The recurrence here is T(n)=T(n/2)+O(n), and we have that T(n)=O(n), as desired.

In the solution you have pasted: R is the set of ratios, profit/weight W is the summation of the entire weight of this set, used to compare with the capacity of your knapsack. Similarly, {pi/wi|pi/wi} represents the ith elements profit is to the ith weight value. We are comparing this value to the randomly selected r value and then segregating based on the comparison of the ratio. The R1, R2, R3 are further subsets of the ratio set depending on the ratio being less, equal or greater than that of the median element.

similarly, the W1, W2, W3 are the summation of the weights of these sets.

Now choose the suitable solution set depending on the ratio values as explained in starting.


I tried to implement the algorithm in c++. Here is the link Fractional knapsack in linear time

  • $\begingroup$ Welcome to Computer Science! Whilst this may theoretically answer the question, it would be preferable to include the essential parts of the answer here, and provide the link for reference. $\endgroup$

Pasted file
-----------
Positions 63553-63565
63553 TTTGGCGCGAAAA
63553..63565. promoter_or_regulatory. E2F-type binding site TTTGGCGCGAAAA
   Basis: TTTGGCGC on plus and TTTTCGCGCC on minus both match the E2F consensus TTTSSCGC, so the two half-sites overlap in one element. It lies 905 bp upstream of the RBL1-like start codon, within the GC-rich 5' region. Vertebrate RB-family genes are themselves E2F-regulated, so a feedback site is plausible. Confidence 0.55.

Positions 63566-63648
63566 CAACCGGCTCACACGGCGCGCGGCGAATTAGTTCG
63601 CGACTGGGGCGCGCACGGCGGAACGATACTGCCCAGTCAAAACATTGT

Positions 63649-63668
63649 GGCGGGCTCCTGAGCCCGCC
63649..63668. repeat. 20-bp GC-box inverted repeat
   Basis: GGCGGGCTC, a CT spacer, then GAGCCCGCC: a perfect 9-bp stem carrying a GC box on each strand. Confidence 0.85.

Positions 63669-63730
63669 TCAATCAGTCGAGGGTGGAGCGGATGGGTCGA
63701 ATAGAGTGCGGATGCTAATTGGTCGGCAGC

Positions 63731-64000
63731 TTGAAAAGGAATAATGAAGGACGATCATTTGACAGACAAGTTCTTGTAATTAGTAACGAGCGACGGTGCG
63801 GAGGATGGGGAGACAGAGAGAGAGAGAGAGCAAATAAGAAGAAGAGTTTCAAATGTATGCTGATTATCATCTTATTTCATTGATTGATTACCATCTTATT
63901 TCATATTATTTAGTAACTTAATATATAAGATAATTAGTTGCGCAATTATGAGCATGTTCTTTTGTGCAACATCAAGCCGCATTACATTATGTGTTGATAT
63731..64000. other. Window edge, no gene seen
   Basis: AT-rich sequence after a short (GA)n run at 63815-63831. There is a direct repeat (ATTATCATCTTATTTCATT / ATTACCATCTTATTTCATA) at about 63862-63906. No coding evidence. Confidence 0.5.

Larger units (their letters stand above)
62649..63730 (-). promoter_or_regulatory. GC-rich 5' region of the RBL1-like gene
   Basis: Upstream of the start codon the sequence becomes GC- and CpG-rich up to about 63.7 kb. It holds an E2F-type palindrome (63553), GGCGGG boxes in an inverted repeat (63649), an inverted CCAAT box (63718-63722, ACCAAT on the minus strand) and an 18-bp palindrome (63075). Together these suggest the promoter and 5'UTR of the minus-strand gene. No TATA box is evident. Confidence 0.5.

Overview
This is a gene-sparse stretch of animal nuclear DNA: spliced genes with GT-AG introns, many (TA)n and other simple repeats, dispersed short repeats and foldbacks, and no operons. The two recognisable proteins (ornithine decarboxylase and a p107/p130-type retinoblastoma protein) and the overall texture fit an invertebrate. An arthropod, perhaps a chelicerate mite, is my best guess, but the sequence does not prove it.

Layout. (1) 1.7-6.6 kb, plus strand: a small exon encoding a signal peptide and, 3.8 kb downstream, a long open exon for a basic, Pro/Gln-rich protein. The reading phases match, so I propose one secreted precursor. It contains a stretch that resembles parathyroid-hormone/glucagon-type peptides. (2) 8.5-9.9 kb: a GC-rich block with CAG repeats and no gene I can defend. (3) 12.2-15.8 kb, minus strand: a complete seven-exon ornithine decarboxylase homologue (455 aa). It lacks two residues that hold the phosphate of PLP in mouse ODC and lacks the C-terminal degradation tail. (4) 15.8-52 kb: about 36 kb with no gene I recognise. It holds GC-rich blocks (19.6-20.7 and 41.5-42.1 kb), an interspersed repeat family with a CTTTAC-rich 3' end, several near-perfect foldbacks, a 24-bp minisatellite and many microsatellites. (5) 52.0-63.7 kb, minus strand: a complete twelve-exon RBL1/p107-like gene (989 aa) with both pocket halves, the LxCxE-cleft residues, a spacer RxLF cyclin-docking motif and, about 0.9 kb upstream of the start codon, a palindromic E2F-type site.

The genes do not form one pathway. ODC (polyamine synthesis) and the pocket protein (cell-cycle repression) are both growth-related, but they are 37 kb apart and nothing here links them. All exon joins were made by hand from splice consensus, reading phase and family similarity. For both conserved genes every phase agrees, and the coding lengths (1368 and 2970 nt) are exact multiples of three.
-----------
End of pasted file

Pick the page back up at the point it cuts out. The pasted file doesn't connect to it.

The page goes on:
– Glorfindel
    Commented Aug 28, 2021 at 10:14
  • $\begingroup$ Please add further details to expand on your answer, such as a description of your algorithm. $\endgroup$
    – Community Bot
    Commented Aug 28, 2021 at 10:15
  • $\begingroup$ Additionally, we prefer concise descriptions of algorithms with explanations of why they work over implementations in a specific programming language. $\endgroup$
    – Discrete lizard
    Commented Aug 28, 2021 at 10:59
  • $\begingroup$ Your link doesn't work any more. $\endgroup$
    – aysljc
    Commented Jun 22, 2023 at 17:19
  • 1
    $\begingroup$ @aysljc I have updated the link $\endgroup$ Commented Aug 19, 2023 at 17:38

Your Answer

By clicking “Post Your Answer”, you agree to our terms of service and acknowledge you have read our privacy policy.

Not the answer you're looking for? Browse other questions tagged or ask your own question.